If you have ever watched a game of tennis on television, you will have noticed that the majority of players bounce the ball several times before each of their serves.
The reason for the ball-bouncing are manifold and include both tactical and psychological explanations which we will go into in this article.
As we have previously covered in our article about how to produce a consistent service action, achieving reliable and repeatable body movement is fundamental to becoming good at serving.
Following a set routine helps tennis players to achieve a sort of meditative flow state and helps focus the mind. By incorporating repeatable, rhythmic action into the beginning of the service action, players are able to start their serve from a position of consistency before focussing on aiming the ball.
This is less of a concern at the professional level where the balls are changed every few games, but if you are playing in a less formal setting, you will find that some balls bounce differently, so it is helpful to have an idea of how high (and whether!) a ball will bounce before hitting your serve.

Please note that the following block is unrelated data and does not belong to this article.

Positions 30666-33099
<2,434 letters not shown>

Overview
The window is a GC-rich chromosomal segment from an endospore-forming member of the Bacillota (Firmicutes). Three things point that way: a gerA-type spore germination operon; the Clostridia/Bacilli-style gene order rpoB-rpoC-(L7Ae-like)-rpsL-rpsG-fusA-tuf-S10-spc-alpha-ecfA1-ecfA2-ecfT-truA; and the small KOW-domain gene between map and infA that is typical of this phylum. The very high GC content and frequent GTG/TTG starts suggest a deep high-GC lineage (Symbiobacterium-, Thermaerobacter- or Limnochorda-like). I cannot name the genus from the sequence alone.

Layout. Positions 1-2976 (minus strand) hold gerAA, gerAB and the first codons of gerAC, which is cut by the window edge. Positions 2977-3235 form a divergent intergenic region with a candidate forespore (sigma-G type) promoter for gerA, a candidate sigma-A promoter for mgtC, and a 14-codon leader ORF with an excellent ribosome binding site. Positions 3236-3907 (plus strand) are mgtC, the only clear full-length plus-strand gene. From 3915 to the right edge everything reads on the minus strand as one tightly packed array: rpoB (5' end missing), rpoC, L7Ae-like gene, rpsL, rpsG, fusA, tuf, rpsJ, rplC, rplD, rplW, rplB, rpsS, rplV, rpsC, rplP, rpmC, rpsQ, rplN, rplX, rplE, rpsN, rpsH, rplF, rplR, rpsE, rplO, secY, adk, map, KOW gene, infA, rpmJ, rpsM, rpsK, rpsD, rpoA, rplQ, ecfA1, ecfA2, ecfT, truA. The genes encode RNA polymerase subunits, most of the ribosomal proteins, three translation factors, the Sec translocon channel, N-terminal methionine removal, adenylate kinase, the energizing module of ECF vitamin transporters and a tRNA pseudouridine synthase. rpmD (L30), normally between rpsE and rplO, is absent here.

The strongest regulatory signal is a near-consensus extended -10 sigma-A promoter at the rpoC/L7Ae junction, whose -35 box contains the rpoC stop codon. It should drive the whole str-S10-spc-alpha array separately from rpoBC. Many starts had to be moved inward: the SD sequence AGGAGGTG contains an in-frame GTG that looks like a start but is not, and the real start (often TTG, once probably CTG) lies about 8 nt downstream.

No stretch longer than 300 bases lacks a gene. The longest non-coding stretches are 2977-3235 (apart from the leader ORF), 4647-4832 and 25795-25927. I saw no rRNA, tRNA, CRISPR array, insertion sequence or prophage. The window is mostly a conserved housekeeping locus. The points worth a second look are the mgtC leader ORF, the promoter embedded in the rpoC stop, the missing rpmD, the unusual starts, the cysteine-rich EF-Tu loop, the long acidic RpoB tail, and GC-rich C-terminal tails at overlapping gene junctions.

This may not be immediately obvious but there tend to be a number of minor body adjustments professional tennis players make before hitting a serve, depending on which direction they are aiming in, which type of grip to use and what type of serve they want to hit. The ball bouncing before serving provides time to consider and prepare the serve.
Tennis can be a mentally taxing and agonising sport to play as is evident in the vast number of world class players who hit double faults on big points in matches, despite being able to place the ball within centimetres of a target consistently during practice sessions. The ball bouncing routine provides much needed thinking time for players during the high-pressure moments, allowing time to visualise the next shot and settle the nerves before starting a point.